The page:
3. more than human, of heroes, Odusseus Il.2.335 , al., Cratin. 144.4 (lyr.); th. anêr Pi.P.6.38 , A.Ag.1548 (lyr.), Pl.R.331e, Men.99d (esp. at Sparta (Lacon. seios), Arist.EN1145a29; ô theie (in the mouth of a Spartan) Pl.Lg.626c); meta sou tês theias kephalês Id.Phdr.234d , cf. Them.Or.9.128a, Lib.Or.19.66.
    b. of things, excellent, theion poton Od.2.341 , 9.205; halos theioio Il.9.214 ; th. prêgmata marvellous things, Hdt.2.66; en toisi theiotaton Id.7.137.

    4. = Lat. divinus (or sacer), Imperial, diataxeis prob. in BGU473.5(200 A.D.), etc.; thêsauroi PLips.62ii14 (iv A.D.); th. horkos oath by the Emperor, POxy.83.6 (iv A.D.), etc.; theiotatos, of living Emperors, Inscr.Prien.105.22 (9 B.C.), etc.

    b. = Lat.divus, of deified Emperors, th. Sebastos Edict.Claud. ap.J.AJ19.5.3, cf.Inscr.Perg.283 (iii A.D.), Lyd.Mag.2.3.

  • II. as Subst., theion, to, the Divinity, Hdt.1.32,3.108, al., A.Ch.958 (lyr.); tou th. charin Th.5.70 ; hêmartêkota eis to th. Pl.Phdr.242c.

    2. in an abstract sense, divinity, kekoinônêke . . tou th. ib.246d; ê monon metechei tou th . . . , ê malista [anthrôpos] Arist.PA656a8, etc.; kata theion or kata ti th., Aen.Gaz.Thphr.p.37 B., p.4 B.

    3. theia, ta, the acts of the gods, course of providence, S.Ph.452, etc.; ta th. thnêtous ontas eupetôs pherein S.Fr.585 ; ta th. mê phaulôs pherein Ar.Av.961 .

    b. matters of religion, errei ta th. religion is no more, S.OT910 (lyr.), cf. OC1537, X.Cyr.8.8.2, etc.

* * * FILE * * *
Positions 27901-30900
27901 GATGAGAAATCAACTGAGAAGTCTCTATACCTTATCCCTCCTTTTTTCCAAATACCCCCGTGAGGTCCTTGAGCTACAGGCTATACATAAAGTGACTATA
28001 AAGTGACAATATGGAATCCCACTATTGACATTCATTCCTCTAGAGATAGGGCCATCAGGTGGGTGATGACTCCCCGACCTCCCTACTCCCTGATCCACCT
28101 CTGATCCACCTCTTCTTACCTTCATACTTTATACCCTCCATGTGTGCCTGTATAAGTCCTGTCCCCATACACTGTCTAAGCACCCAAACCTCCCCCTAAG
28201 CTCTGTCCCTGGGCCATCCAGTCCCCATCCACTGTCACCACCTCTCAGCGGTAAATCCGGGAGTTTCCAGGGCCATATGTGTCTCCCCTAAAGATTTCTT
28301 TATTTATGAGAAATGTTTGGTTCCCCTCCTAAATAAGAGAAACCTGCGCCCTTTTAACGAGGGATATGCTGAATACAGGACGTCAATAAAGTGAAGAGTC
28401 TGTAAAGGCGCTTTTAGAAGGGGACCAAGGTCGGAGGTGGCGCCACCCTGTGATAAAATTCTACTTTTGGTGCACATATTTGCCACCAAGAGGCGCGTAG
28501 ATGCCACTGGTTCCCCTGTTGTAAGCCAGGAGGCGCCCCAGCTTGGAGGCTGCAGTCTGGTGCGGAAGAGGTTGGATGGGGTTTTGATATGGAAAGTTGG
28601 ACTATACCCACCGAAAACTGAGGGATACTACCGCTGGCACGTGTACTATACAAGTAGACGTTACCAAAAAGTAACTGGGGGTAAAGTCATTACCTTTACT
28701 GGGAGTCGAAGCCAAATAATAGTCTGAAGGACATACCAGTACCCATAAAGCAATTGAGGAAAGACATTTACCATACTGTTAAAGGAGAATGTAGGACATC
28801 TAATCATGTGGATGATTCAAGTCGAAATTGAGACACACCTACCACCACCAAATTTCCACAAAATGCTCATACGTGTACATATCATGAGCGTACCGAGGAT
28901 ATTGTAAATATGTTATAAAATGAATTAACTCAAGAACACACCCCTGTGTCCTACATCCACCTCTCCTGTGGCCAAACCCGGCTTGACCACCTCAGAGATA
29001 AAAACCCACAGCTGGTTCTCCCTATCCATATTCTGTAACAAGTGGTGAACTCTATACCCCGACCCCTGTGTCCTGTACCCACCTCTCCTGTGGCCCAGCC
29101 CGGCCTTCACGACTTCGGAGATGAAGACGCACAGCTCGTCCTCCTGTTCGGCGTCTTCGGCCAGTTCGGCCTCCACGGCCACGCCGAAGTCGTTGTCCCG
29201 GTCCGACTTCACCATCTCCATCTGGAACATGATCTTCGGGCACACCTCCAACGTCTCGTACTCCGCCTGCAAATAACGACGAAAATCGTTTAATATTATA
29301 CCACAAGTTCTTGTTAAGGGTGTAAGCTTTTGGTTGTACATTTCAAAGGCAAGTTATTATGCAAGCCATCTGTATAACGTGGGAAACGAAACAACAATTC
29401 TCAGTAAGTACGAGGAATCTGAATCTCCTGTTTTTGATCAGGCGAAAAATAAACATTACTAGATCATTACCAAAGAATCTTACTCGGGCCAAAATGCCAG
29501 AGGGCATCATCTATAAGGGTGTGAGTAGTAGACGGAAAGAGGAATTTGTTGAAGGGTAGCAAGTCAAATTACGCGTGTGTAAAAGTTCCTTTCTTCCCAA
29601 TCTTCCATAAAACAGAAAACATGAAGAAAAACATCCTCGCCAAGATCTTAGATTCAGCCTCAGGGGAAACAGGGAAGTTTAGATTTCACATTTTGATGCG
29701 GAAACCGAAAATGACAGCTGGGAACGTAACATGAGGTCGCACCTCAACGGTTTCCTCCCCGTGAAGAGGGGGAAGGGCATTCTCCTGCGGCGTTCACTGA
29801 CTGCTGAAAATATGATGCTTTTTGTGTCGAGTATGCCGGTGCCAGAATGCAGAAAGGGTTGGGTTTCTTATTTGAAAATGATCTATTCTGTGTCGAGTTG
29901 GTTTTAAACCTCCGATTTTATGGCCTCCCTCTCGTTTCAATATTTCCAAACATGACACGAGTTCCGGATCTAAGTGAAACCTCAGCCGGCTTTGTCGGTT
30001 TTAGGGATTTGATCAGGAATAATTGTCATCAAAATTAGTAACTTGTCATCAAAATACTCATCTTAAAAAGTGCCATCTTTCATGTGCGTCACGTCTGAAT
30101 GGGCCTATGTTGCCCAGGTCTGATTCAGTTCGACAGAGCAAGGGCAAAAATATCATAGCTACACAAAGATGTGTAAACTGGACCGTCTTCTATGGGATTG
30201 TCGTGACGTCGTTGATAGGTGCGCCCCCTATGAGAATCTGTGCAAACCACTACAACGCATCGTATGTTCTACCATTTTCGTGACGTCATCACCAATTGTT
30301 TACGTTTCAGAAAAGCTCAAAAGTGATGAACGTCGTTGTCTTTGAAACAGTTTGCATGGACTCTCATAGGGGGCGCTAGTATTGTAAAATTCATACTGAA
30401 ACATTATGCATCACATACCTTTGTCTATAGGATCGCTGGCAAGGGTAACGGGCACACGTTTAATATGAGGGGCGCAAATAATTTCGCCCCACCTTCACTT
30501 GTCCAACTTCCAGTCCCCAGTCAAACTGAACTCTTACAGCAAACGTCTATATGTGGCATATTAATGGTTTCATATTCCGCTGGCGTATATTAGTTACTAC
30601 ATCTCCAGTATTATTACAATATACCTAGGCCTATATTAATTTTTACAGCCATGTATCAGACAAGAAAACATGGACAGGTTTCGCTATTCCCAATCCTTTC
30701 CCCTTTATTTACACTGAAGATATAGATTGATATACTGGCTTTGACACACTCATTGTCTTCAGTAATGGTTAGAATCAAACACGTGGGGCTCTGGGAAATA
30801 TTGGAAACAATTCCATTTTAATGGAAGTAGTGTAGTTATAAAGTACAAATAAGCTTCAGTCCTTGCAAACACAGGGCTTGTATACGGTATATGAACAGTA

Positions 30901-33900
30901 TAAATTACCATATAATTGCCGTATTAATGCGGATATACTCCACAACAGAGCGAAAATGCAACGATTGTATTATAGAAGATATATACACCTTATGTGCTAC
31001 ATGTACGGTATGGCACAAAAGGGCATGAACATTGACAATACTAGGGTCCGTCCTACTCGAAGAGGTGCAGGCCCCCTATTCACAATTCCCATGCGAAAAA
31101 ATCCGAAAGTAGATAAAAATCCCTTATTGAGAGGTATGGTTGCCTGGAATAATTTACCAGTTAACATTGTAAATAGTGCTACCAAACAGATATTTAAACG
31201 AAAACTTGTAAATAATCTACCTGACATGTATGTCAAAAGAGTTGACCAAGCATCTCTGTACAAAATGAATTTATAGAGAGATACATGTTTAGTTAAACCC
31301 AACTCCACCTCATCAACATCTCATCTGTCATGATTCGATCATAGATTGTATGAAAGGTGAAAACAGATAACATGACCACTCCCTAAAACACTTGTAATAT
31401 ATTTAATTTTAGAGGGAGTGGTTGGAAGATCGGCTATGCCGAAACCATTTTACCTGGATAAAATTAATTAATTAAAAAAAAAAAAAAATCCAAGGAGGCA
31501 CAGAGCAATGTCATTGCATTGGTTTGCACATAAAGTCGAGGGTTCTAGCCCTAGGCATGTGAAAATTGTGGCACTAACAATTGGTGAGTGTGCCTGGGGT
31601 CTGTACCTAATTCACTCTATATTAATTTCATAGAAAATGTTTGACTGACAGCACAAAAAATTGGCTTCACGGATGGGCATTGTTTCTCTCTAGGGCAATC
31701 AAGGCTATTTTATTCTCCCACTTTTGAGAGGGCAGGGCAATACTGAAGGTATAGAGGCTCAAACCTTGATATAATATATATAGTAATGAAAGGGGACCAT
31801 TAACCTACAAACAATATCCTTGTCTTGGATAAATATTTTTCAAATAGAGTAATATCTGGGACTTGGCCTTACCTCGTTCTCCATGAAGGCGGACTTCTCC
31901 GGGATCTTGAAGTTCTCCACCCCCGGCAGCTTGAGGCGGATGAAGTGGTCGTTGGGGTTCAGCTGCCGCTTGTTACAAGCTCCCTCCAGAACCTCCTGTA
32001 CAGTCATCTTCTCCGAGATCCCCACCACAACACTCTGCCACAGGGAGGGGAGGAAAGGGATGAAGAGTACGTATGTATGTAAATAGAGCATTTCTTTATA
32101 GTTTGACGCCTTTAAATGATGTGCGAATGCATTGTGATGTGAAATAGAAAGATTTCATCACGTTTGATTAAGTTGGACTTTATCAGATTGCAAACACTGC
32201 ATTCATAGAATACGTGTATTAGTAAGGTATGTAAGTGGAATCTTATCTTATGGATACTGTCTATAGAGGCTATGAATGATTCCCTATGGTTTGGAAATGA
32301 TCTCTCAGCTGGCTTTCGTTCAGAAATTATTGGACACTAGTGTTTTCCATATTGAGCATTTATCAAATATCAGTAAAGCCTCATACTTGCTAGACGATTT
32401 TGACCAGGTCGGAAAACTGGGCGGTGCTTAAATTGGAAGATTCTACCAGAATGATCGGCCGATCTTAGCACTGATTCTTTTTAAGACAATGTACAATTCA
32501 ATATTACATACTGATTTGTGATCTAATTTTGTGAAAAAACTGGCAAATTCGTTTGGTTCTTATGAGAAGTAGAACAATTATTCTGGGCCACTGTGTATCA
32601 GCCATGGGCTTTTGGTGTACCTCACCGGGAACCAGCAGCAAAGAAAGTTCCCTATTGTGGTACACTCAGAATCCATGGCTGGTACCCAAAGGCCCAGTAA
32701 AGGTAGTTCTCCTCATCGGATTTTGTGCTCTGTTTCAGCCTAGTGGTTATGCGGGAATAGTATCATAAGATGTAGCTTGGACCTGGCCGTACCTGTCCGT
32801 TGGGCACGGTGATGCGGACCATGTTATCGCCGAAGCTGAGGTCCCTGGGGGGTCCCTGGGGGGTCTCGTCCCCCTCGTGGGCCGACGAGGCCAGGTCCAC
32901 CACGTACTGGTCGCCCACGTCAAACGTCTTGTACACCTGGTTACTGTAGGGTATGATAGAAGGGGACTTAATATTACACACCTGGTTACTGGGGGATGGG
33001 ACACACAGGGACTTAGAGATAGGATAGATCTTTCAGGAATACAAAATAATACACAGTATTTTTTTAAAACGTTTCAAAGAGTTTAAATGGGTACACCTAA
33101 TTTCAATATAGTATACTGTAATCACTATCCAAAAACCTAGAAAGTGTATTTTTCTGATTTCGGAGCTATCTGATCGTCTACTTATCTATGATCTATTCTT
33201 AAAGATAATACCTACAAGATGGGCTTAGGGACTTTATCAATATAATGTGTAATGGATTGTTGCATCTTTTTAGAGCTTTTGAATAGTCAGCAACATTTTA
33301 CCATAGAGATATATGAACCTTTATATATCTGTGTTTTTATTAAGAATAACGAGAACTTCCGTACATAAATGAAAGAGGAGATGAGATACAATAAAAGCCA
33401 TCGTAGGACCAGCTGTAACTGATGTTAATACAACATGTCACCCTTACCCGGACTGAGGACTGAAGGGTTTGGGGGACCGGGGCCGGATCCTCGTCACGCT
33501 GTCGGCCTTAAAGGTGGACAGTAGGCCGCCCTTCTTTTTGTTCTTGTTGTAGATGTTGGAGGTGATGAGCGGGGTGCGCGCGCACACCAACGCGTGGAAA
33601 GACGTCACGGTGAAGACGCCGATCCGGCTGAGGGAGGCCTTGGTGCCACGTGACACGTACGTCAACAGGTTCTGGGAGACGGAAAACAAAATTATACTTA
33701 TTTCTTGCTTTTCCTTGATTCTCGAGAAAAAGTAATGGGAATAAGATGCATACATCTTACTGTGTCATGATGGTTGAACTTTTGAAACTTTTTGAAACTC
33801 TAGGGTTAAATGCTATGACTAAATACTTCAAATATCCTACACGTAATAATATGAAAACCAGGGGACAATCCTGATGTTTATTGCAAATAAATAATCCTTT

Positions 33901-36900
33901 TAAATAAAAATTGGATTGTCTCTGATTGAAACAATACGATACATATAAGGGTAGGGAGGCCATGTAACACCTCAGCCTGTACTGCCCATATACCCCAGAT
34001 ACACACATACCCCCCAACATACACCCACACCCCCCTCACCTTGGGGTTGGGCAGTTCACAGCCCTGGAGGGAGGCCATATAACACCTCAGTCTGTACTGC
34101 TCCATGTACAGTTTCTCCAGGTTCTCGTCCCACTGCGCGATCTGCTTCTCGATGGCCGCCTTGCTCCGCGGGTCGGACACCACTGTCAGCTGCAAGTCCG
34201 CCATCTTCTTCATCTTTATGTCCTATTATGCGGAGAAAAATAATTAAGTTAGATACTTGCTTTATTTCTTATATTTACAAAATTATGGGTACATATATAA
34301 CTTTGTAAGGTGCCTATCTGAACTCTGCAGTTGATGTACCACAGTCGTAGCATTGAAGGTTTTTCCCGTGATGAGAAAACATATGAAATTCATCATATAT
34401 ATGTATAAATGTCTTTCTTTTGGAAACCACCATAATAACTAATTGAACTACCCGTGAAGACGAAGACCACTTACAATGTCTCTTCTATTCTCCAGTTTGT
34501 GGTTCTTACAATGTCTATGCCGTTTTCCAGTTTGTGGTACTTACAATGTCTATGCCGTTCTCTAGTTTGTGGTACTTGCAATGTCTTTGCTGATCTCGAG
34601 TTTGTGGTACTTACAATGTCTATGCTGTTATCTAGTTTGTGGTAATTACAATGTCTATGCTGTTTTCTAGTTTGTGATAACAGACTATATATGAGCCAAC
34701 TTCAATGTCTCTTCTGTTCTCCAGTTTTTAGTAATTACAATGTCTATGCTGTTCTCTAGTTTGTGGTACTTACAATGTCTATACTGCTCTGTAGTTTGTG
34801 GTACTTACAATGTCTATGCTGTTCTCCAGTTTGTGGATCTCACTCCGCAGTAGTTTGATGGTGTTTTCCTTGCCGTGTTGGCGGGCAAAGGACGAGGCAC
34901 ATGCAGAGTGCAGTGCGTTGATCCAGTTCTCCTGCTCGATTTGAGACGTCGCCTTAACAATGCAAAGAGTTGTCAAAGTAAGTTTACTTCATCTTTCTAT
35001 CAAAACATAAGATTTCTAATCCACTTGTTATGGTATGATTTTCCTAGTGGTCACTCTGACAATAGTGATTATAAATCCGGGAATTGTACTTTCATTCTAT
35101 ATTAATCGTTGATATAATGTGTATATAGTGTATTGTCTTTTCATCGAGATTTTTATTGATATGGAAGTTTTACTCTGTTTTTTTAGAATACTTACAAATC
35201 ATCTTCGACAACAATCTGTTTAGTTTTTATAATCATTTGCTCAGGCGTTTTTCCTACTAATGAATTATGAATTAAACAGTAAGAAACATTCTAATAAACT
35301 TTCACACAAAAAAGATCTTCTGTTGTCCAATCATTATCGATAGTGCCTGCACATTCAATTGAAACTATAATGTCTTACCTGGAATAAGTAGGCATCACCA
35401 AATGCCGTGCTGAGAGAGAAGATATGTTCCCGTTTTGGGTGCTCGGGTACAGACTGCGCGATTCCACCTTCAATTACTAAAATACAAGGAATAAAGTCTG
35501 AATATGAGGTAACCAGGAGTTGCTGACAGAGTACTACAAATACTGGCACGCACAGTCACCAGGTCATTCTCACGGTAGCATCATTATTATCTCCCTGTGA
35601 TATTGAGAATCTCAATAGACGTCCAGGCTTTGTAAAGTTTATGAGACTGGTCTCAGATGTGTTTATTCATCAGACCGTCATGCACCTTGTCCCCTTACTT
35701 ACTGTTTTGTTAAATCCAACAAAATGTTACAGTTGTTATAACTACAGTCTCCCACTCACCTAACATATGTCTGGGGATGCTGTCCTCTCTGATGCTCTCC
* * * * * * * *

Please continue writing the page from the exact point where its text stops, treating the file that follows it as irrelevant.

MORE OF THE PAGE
c. inquiries concerning the divine, Pl.Sph.232c; ta phanera tôn theiôn, i.e. the heavenly bodies, Arist.Metaph.1026a18, cf. GA731b24, Ph.196a33 (Sup.), EN1141b1.

  • III. Adv. theiôs by divine providence, th. pôs X.Cyr.4.2.1 , etc.; theioterôs by special providence, Hdt.1.122; mallon ti kai -oteron ib.174.

    2. divinely, excellently, eu ge kai th. Pl.Tht.154d; theiôs eirêsthai Arist.Metaph.1074b9.
Also:theiotês , êtos, hê, divine nature, divinity, LXX Wi.18.9,Ep.Rom.1.20, SIG867.31 (Ephesus, ii A.D.), Plu.2.665a, etc.
And finally:theotês , êtos, hê, divinity, divine nature, Ep.Col.2.9, Plu.2.359d, Luc. Icar.9, etc.; dia theotêta for religious reasons, Heliod. ap. Orib.50.7.1.

Hence the word does not necessarily refer to deity, but also to divine nature, and things which are greater than normal humanity. Thus it can be used of divine actions ("acts of the gods"), heroes (men who are "more than human"), emperors (representatives of the gods), matters of religion ("divine things"), or things devoted to a god ("sacred" things).

Notice that "Godhead" is not one of the many definitions listed here; it is simply not what this word means. From this we can be sure that it does not mean "Godhead", as understood by Trinitarians. It certainly does not refer to a plurality of persons.

The resurrected Jesus was raised immortal, and now possesses divine nature; however, this does not mean that Jesus is God. This confirmed by the fact that the same word is applied to the faithful, who will receive theois if they are accepted at the Judgement seat.

Colossians 2:9, therefore, merely tells us that Christ - as he exists now, at the right hand of God - is fully divine.

In the words of the Good News Bible: "For the full content of divine nature lives in Christ, in his humanity".
'Abba Antony said, "A time is coming when men will go mad, and when they see someone who is not mad, they will attack him saying, 'You are mad, you are not like us.'"'

Ward, Benedicta. The Sayings of the Desert Fathers (2006), Antony 25, p. 5.